I am! I can’t believe it. 🙂 I think it’s going to be more crawling over the finish line but at least I will get over it!

  3. I agree! The love triangle move is overdone, unrealistic and often distracts from the story. I’m happy to say that Shiver does not have a love triangle in it which is one of the reasons why I love it so much. Great pick for today! 🙂

    • Overdone is the perfect word. I also think it’s a shame that they are making two guys fighting over a girl seem desirable, I get that it is a fun fantasy but it’s not all it’s cracked up to be!
      Yay, that’s so good to know because I’m not sure how many more I could take. 😀

  4. Ah, yes. Love triangles are one of my biggest pet peeves in the YA genre (the other being instalove). I do agree that they work in some situations like in the Hunger Games trilogy, but I wish they didn’t occur in nearly every YA book.

    • Mine too! Insta love drives me insane most of the time too! There is the very occasional book that handles it well but it’s very rare and not at all realistic to real life!
      I think it worked in The Hunger Games because while it was there it was in no way the focus of the story and Katniss had bigger things on her mind than who she was going to pick as her soul mate!

  5. Wooo! I am pleased to see that people are generally agreeing that the triangle in Hunger Games actually works – ’cause it does. Maybe it helps, too, that none of the people in the triangle are schmoozing all over each other *bleugh*. Great choice, Becky – I wouldn’t have even thought of this plot device (English major FAIL). Love triangles are just cash cows to publishers and you’re so right, most of these stories with love triangles don’t know how to use them properly. Here’s to the hope of finding books without love triangles, books in which the protagonist picks NEITHER of the triangle choices, or books that just actually know how to get that shtuff right!
    Great post, Becky! 😀

    • Me too! I do think it is one of the rare exceptions. I completely agree that it works better because they are not constantly talking about it and acknowledging it. While it is there, it’s very much in the background and works in favour of the story because it makes you care about the character more. 🙂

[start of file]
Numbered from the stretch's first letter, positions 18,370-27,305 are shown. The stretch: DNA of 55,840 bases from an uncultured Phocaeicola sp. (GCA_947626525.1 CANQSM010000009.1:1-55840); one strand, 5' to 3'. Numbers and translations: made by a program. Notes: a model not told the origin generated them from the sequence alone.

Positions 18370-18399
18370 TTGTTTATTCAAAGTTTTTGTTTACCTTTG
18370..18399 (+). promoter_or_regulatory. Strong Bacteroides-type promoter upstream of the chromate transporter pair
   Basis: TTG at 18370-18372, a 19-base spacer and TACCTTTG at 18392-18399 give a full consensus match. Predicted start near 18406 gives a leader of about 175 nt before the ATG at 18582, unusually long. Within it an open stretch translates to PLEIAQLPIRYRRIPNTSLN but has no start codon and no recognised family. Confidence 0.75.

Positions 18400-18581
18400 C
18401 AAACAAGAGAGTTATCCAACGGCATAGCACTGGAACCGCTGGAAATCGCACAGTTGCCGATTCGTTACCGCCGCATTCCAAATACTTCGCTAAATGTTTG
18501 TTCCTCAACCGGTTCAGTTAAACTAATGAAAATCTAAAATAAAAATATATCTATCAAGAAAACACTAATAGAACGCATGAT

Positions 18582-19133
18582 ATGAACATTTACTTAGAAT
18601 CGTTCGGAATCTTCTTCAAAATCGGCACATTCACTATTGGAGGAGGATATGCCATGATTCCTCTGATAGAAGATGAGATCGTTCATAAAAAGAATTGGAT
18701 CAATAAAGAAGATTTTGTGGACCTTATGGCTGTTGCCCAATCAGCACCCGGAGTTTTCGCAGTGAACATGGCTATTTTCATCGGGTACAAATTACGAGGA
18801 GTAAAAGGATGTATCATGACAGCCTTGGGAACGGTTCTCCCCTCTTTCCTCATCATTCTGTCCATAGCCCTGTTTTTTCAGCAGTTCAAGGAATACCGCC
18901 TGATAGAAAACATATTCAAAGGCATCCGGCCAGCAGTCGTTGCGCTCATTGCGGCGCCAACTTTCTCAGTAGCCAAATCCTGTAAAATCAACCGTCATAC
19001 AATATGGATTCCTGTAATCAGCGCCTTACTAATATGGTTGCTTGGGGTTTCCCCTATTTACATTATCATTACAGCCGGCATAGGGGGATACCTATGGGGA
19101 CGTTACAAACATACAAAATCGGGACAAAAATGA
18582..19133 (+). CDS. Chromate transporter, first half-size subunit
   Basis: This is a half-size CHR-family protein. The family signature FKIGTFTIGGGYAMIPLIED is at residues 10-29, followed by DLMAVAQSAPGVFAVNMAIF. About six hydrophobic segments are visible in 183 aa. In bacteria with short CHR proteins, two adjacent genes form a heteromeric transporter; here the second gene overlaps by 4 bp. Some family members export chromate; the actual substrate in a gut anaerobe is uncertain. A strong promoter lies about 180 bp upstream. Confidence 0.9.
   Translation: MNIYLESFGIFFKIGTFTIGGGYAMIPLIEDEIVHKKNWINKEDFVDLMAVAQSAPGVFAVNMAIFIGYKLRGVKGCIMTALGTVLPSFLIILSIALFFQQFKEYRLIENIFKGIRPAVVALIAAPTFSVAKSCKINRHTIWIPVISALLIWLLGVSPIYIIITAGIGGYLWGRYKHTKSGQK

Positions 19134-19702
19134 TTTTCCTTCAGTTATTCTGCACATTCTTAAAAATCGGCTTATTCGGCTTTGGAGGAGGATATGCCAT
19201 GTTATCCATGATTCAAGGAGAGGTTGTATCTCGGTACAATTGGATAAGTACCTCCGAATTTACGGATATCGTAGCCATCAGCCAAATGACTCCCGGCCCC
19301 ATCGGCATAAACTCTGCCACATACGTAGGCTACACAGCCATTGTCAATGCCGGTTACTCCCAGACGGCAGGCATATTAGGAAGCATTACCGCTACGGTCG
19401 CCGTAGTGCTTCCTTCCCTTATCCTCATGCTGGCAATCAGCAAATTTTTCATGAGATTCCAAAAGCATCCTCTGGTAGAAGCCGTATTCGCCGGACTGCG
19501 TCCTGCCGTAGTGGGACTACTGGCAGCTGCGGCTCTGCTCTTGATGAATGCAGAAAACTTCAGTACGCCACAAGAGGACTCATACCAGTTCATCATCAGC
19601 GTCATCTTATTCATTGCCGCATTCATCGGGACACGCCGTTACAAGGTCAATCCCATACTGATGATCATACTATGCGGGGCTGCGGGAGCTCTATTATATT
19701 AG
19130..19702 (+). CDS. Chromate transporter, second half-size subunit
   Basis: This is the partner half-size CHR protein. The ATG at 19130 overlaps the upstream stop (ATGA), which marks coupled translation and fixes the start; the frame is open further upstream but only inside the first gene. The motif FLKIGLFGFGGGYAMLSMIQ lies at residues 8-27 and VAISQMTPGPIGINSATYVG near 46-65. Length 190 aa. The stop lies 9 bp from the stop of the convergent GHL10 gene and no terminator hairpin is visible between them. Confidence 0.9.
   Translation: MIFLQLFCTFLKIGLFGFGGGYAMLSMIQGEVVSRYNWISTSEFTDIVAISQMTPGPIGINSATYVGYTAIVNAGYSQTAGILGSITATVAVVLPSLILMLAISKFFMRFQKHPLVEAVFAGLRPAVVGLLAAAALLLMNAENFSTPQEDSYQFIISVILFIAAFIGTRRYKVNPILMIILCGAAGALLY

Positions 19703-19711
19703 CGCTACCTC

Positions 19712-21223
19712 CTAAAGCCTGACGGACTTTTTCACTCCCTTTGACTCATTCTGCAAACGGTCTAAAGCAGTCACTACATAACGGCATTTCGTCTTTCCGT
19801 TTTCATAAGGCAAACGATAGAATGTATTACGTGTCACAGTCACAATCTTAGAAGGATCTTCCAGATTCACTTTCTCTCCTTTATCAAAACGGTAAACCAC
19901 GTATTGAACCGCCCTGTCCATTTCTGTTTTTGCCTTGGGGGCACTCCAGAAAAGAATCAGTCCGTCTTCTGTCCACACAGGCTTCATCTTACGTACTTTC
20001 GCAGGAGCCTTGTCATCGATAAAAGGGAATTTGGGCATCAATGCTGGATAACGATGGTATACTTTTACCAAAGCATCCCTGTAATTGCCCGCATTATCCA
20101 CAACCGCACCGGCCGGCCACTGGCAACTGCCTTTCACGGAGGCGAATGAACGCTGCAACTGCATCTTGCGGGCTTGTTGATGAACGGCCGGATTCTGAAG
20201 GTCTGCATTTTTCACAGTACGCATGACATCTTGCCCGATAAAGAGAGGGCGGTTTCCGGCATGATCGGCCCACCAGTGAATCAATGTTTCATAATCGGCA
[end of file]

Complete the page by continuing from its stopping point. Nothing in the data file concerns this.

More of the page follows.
Haha thanks, it did take a lot of mulling to come up with it, my second choice was the YA parent who turns out to have a deep dark past which affect the plot. So overdone! That might be more of a cliche than a plot device though. 😛

      They sure are and I will keep my fingers crossed. I mean, what happened to the old fall in love, fall out of love, fall in love with someone else scenario? It doesn’t seem to exist anymore! Hopefully publishers will work out we’re bored now.

      Thank you. 🙂

  6. You’ll be glad to hear, then, that in the novel I’m planning (I really should just get started) the protagonist will not be falling in love with anyone. In the sequel she will, but she’ll discover he’s evil and will have to destroy him. Maybe it’s because I’m a guy?

    My least favourite plot device is the deus ex machina (when things are at their most dire, some outside force intervenes and miraculously turns the tables so the hero can win). Sure, it was the big thing in Ancient Greece, but surely we’ve learned some new tricks in the two millennia since?

    The best (worst) example of this is the long list of James Bond’s. Have you ever noticed that Bond is actually incredibly inept at his job? He ALWAYS gets caught and usually only escapes through dumb luck (or because Q gave him exactly the gadgets he needs for the particular situation). While I don’t like Daniel Craig as Bond, the last film is the best one for me because for the first time Bond has to save his own ass (and he does it with flair, MacGyver-style). Let the hero figure out the solutions to his problems on his own, for crying out loud (and if he can’t maybe he deserves to get crushed).

    • That is indeed very good to hear! I love that evil twist no matter how many times I come across it (which isn’t that often these days) but it never ceases to blow my mind in the best way possible. I think you being a guy definitely has an impact because all these love triangle books above are written by females. Good luck with your writing kokkieh! 🙂

      Oooh that’s a great one and I agree that can be irritating, especially when it happens so often. When you’ve seen a protagonist struggle along for so long trying to fix or solve whenever problem they have, it’s kind of naff when someone else swoops in to give them exactly what they need to win or work it out.

      I’ve never attempted a James Bond book and I don’t intend to, I’ve never even got on with the movies and the sexism is damn irritating! But you’re so right with your choice although I had never thought of it in that context before. The gadget thing always grated on me and now I guess I know why! I’m not a big fan of action films at the best of times but James Bond is a pet hate of mine. 😛

      Thanks for the knowledge filled comment! This was really interesting. 🙂

  7. I’m not a fan of love triangles at all. In fact, if the romantic aspect of a book threatens to overwhelm the story, I will most likely put it down. I want action and intense emotional drama (that extends beyond ‘why doesn’t he luuuuuuuuuuuuurve me?’).